Thailand’s PTT Set to Negotiate with Iran

A0146113.jpgTEHRAN (Fars News Agency)- Thailand’s PTT will soon seek negotiations over contract details to buy liquefied natural gas (LNG) from Iran’s Pars project after the operator reached a construction agreement.

Chitrapong Kwangsukstith, senior executive vice president of PTT’s gas business group, said Pars’ operator was finalizing details of an LNG purchase contract with China and Thailand would be the next in line for a similar deal.

PTT earlier signed a preliminary agreement to import three million tons of LNG per year from the Pars site – a joint venture between National Iranian Oil,
TotalFinaElf, and Petronas – from 2011, but a deferral in the site’s construction will cause a six-month delay.

“Pars will initially export two million tons of LNG to PTT,” Chitrapong said.

Thailand’s domestic demand for natural gas will surge from 3.28 billion cubic feet per day at the moment to 5 billion in the next five years, thanks to new natural gas-fired power plants and government encouragement touse gas instead of fossil fuels.

“Demand for natural gas in Thailand stands at 3.28 billion cubic feet a day. This substitutes bunker-oil imports of over Bt300 billion a year. Power plants account for 72 per cent of demand for natural gas, industry for 10 per cent, transportation for 1 per cent and gas separation plants for the remainder,” PTT
president Prasert Bunsumpun said.

Thailand imports 60 per cent of its domestic energy at a cost of Bt1 trillion, representing over 10 per cent of the country’s gross domestic product.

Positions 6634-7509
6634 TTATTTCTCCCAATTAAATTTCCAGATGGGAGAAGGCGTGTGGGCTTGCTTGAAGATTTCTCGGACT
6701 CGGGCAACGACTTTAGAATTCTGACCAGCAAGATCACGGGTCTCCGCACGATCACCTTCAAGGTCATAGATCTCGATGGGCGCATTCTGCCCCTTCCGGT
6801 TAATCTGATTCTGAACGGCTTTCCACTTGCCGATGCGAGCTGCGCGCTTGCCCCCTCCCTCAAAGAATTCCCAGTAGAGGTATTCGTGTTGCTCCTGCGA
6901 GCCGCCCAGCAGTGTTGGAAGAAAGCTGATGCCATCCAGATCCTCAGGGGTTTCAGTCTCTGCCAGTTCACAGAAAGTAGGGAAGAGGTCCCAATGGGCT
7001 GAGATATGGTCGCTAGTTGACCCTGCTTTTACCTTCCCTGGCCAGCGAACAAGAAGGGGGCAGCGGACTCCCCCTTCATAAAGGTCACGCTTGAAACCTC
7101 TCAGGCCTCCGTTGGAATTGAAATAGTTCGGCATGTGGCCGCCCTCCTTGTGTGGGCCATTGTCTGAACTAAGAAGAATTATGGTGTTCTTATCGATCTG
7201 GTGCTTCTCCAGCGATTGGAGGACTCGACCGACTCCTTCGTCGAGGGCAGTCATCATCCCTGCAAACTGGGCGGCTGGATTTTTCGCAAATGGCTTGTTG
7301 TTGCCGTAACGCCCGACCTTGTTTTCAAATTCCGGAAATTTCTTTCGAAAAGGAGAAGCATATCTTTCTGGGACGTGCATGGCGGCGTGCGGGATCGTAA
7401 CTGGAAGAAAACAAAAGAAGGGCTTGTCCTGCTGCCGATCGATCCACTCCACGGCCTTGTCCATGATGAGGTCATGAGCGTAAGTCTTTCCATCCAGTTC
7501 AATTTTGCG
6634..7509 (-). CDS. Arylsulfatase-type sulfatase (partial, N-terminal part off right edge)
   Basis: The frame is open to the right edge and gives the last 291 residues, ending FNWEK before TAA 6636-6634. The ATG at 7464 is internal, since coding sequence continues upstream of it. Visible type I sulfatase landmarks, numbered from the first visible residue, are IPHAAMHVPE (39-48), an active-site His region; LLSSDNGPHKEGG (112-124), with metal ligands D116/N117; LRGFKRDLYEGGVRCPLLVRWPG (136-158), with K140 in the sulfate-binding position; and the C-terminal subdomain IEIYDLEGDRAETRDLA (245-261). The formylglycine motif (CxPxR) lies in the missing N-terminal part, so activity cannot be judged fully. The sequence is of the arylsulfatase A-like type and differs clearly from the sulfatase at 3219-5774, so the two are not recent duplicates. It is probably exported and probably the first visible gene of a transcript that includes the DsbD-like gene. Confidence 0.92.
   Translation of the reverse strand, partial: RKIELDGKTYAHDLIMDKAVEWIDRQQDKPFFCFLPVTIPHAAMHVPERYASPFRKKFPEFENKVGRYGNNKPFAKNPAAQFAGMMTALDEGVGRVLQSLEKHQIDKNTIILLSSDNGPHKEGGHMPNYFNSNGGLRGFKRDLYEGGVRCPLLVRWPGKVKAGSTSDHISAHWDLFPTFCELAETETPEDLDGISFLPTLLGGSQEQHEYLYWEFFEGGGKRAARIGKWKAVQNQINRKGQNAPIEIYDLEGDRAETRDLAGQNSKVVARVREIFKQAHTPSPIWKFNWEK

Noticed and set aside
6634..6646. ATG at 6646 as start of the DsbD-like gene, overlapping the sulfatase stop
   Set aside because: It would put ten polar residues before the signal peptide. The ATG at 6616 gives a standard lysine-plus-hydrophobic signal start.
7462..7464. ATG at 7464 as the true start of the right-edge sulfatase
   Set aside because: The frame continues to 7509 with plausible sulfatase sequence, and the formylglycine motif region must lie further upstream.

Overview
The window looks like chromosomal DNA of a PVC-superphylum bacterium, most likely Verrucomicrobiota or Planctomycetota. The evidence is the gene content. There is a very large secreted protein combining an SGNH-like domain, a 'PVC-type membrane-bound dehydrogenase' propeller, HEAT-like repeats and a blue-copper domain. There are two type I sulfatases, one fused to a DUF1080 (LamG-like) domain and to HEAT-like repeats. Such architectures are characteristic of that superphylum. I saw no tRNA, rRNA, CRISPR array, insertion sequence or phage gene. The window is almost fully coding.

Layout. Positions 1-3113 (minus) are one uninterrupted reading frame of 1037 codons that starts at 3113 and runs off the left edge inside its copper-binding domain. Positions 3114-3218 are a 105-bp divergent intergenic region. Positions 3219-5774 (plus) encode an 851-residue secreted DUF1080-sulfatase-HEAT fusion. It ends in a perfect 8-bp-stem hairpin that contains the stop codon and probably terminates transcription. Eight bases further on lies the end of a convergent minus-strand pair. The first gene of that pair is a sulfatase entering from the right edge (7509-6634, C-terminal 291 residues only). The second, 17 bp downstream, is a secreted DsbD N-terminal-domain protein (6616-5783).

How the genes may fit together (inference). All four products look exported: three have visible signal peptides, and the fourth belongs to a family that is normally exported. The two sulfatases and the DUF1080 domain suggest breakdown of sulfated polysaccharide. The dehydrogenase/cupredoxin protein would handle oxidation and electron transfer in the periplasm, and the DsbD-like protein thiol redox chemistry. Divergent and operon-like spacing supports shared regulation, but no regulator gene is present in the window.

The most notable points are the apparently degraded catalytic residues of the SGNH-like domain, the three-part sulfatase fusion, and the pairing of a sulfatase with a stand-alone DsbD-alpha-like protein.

Prasert said another one billion cubic feet per day of natural gas would be supplied from the Malaysia-Thai Joint Development Area A-18 block at the Arthit gas field from 2008 to 2012.

“In the Energy Ministry’s pipeline, there are 2,500-megawatt coal-fired plants and 4,000-MW nuclear plants that will feed power into the grid from 2011, but we are not sure if the plan is viable due to public protests,” Prasert added.

“Besides, domestic natural-gas supply is not sufficient. It is very costly to install a pipeline from the Middle East to Thailand and hydro and wind power plants are limited, so LNG imports are important.

“The government has a policy to promote the use of natural gas to replace petroleum as it is a clean fuel and we have our own sources. In future, the ratio of natural gas will be raised to 45 per cent and petroleum will be reduced to 36 per cent.”

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